In addition to a full suite of apps, WiFi, remote start and other things we’ve come to expect from a fully-featured infotainment system in a luxury car, InControl Touch Pro also comes with a very good 825 watt Meridian surround sound audio system with satellite and HD radio, a CD/DVD player and two USB inputs.

Jaguar also deploys a new bit of tech wizardry in the F-Pace, a handy little rubberized wristband they call the “activity key.” For those who use their car as an honest-to-god SUV and take it to the river, seashore, ski slope, campsite or other adventure locale, the activity key ensures you’ll never lose your car keys when you’re out in the wild. Looking much like a FitBit, the waterproof and shockproof activity key straps to your wrist while you leave your actual key in the car. After you’ve unloaded all your gear from your F-Pace you just hold your wrist over the J on the tailgate and the car locks. When you come back to the car, hold your wrist over the J again and the car unlocks.

After my time in Jaguar’s new SUV I have very few nits to pick with it. The placement of the window switch on the driver’s side window sill instead of the armrest was a little hard to get used to. Another issue I have is with InControl Touch Pro which only provides a touch screen as a physical interface with the system. It’s hard to navigate through the screens and find what you want tapping on the screen while your driving at speed.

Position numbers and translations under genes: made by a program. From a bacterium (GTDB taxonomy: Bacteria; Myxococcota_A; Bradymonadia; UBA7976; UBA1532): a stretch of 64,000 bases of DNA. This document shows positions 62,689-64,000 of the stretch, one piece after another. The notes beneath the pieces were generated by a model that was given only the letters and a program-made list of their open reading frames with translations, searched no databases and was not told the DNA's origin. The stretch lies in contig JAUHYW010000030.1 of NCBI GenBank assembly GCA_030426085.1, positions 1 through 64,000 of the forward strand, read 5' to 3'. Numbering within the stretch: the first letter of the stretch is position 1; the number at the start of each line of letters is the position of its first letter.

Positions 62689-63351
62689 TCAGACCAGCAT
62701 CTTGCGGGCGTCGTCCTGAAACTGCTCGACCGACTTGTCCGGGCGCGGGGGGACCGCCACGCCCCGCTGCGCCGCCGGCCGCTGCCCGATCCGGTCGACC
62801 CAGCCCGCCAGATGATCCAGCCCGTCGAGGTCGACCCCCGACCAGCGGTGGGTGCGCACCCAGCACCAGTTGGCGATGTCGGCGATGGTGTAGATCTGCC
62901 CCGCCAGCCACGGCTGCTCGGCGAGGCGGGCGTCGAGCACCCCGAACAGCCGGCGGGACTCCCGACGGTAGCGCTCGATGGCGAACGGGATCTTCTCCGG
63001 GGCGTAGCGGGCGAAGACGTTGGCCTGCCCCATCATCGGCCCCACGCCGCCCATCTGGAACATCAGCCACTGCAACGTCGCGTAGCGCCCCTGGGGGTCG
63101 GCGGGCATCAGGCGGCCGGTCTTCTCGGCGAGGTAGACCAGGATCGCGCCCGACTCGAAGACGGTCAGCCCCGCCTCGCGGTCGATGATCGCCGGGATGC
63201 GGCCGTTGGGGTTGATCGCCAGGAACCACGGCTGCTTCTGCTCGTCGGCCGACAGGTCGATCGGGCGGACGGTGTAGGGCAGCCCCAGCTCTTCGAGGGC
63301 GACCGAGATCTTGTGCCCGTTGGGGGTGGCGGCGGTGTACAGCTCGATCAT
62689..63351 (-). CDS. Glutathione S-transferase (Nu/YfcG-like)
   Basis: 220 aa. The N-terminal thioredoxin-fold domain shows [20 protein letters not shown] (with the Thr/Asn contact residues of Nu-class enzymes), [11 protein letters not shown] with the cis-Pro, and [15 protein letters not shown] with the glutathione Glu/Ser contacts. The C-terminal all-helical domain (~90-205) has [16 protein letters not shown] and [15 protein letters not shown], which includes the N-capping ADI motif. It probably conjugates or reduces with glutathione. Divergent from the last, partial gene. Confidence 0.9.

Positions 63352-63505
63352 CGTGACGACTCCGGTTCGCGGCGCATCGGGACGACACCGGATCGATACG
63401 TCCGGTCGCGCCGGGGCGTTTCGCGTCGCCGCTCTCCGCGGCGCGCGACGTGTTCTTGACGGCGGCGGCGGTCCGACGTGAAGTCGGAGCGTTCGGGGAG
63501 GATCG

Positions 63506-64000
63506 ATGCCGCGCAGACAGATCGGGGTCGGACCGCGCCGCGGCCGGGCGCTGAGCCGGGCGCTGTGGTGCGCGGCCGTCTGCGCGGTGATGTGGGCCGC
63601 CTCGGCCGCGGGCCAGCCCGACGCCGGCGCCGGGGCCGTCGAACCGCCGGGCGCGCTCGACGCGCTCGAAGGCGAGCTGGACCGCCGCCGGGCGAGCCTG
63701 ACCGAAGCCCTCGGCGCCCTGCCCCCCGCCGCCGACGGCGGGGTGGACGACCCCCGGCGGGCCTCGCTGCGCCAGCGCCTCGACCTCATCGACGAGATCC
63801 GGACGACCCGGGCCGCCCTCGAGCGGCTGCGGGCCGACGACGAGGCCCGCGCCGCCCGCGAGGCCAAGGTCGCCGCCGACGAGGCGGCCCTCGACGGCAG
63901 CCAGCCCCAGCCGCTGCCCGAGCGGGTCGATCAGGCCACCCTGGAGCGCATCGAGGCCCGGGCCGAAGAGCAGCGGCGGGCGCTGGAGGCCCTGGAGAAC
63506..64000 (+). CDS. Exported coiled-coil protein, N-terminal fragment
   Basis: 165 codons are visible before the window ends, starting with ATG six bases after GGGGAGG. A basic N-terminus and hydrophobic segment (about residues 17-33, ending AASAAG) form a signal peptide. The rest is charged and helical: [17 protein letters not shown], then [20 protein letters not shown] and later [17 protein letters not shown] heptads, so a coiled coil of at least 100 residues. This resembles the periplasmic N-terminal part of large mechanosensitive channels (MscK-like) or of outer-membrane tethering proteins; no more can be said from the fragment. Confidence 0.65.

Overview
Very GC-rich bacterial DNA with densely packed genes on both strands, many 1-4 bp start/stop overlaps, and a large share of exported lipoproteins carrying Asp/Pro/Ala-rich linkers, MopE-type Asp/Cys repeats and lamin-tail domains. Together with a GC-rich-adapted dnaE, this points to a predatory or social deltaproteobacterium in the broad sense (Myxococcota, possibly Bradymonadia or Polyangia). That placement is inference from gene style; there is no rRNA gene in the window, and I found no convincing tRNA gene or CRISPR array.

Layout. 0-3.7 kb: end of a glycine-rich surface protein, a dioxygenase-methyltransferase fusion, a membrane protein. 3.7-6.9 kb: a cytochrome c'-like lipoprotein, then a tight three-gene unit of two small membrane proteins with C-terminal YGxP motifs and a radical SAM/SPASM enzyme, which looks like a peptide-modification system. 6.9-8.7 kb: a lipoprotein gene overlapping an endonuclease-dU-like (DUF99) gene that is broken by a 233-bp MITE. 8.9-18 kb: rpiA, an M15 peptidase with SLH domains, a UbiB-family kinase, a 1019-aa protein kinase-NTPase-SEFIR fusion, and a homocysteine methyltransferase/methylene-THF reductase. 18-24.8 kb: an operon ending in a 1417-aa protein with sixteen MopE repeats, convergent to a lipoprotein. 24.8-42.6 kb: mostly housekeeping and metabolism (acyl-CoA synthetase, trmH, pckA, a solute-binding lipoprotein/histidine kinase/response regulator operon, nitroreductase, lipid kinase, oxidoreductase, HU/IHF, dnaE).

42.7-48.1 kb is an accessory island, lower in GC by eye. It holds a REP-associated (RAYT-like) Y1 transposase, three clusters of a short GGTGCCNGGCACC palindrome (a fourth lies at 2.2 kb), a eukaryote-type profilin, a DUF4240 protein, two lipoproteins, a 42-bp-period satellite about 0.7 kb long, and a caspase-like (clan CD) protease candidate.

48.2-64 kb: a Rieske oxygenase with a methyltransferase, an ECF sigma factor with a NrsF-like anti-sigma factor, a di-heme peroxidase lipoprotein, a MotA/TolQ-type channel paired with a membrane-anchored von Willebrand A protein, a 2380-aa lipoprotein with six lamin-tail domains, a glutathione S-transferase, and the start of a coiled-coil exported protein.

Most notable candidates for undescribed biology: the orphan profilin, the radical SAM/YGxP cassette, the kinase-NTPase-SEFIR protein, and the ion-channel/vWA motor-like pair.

The Jaguar F-Pace S is the version I’d choose with its 380 horsepower V6 engine, were I in the market for a new car. It’s the right setup for someone like me who loves to drive. There are two other engine options – a 180hp 2.0 liter turbocharged diesel that delivers 318 lb.-ft. of torque and a supercharged V6 gas engine that makes 340 horsepower – and five different model packages: the base, Premium, Prestige, R-Sport and S. In addition to the R-Sport trim, if you’re not planning on doing a lot of off-road driving, you’ll want to opt for the 22-inch wheels. They look great on the F-Pace and didn’t compromise the ride as much as I had feared.

So while the Jaguar may be the last premium auto company to offer an SUV, in my mind they’ve learned a lot from everyone else and leapt to the front of the pack with the F-Pace. It offers an excellent combination of performance, handling, room, comfort – and something I haven’t mentioned yet – damn good looks to make it the vehicle to beat in this category. I’ll be very surprised if the F-Pace doesn’t quickly become the best-selling Jaguar of all time.